You will need to keep the artificial lighting in your garage at a minimal level to avoid damage from UV rays. Lights should be kept low and only used as often as is necessary for cleaning or otherwise accessing the books. 

Moving Air Benefits 

Books need to be able to ‘breathe’. Good air circulation tends to prevent that musty smell, as well as the growth of mold. Keep the air moving around your books, and use a dehumidifier for the best condition of the books. When you keep the air moving, it is easier to maintain the appropriate range in temperatures. If the moving air is filtered, it will help to limit dust and exhaust fumes. 

The Issue of Moisture

An unheated or uncooled garage space is likely to manifest some issues with relative humidity. Opening a garage door brings outside air into the space, so if the moisture level outside is high, the humidity inside is likely to be high also. If you are keeping your automobile in the garage, as well as the books, it can be another source of humidity or condensation. The issue of moisture in the garage is one which will cause deterioration in the books stored there. 

You will need to think about climate control features such as a dehumidifier, fans, or perhaps some temperature control systems. The best levels for humidity are in the 45 to 55 percent range. 

Desiccants such as silica gel are an effective way to reduce high levels of moisture in the air. There are reusable packets that can be placed on shelves near the books, or for a larger solution, install a dehumidifier. 

Dehumidification Measures

There are main categories of dehumidifiers. Refrigerant types are more energy efficient and are less costly to purchase and operate. Desiccant style dehumidifiers are quiet and work better in lower temperatures than refrigerant types. 

TIP: Learn more about non climate-controlled storage here: How do you store books in a non climate controlled storage?

The Growth of Mold and Mildew

Closely related to high humidity is the presence of mold and mildew which can quickly take over the organic materials which comprise the books. Specifically, these include cloth, wood, paper, and leather. When you go into a used bookstore, you will often notice a musty smell, which indicates the presence of mold or mildew.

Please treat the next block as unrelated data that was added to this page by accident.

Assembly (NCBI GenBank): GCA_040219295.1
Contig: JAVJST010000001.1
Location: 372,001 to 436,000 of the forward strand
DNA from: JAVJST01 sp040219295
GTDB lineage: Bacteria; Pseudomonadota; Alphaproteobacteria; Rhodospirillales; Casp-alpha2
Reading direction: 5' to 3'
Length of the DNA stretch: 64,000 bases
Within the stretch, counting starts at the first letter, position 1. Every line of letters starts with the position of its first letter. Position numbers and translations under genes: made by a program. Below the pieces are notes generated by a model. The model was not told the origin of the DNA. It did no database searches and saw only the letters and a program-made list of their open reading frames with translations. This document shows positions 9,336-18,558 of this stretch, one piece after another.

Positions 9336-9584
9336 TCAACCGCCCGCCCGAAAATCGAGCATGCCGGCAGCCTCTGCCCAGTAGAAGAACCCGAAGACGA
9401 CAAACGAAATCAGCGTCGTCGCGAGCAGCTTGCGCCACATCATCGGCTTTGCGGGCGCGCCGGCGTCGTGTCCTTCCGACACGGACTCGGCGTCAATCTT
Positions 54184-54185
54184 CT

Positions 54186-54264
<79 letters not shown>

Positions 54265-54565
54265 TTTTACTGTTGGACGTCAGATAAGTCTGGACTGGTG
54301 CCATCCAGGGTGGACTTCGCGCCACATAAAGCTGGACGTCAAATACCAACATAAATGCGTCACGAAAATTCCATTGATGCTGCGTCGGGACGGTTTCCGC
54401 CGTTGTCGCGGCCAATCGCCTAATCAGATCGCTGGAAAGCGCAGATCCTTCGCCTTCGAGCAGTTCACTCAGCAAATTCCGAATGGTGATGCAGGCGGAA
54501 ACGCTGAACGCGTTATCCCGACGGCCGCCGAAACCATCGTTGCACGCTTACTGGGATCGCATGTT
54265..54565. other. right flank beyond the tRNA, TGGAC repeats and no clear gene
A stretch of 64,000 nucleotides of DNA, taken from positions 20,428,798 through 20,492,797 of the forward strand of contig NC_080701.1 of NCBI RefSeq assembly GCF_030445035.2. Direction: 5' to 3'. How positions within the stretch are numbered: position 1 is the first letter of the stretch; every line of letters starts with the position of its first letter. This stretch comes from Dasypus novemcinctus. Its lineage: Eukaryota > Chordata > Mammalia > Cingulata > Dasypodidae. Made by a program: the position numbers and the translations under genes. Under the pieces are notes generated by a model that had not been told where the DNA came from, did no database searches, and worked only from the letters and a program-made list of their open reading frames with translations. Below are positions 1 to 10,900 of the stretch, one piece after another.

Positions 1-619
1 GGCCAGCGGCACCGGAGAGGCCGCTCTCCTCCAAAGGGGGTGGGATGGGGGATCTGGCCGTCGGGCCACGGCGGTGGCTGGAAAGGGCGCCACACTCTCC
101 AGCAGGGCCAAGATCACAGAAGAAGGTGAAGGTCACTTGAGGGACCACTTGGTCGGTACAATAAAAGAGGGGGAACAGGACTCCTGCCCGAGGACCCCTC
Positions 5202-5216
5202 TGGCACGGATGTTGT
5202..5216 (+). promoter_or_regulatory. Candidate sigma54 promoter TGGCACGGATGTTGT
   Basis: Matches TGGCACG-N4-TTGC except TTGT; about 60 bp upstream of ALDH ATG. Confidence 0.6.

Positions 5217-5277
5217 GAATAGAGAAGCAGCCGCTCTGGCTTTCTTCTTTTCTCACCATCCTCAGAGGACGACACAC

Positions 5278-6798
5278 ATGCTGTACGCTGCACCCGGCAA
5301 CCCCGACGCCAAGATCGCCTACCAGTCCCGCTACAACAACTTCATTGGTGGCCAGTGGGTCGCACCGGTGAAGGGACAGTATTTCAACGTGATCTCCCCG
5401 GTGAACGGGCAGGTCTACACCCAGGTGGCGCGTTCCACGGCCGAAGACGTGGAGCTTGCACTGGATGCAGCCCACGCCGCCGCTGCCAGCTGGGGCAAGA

Mold spores are very apparent when they attach themselves to a book. It is important to identify and remove any mold that is observed, because if mold is present, it can spread rapidly. Use a fine brush, a soft cloth, or a HEPA-filter vacuum cleaner to suck away the dry spores. Paperback can be wiped down with a denatured alcohol cloth. The pages which show signs of mold can be brushed, or wiped down with hydrogen peroxide. 

Damp books require a more aggressive treatment process. The books must be dried first, then the mold removed as described above. Baking soda can help to absorb a musty odor which remains after the book is dry. 

Housekeeping Standards

Whether your books are in a garage, in your residence, or elsewhere, keeping them clean is important. Remove dust with a soft cloth or brush, check the condition for any sign of insects, moisture, mold or mildew, and address any sign of deterioration due to sunlight or rodents. The books should be dusted, and the shelves also dusted so that dust won’t degrade the edges and bindings of the book. 


A garage may be a solution which works for your book collection, but it is not the best location as a good storage space for placing your books. Some of the factors which make garage book storage less than desirable include insects, lighting, temperature, humidity, and rapid fluctuations in temperature and moisture. Even when you must use the garage to house your books, they should be stored in conditions which are as close as possible to the standards described above. 

The suggestions and warnings discussed here, if followed, may allow you to have relatively good access to your books and still take advantage of the additional storage in your garage. Careful monitoring of the environmental conditions is important. Books are generally fragile, and will deteriorate quickly if conditions are adverse.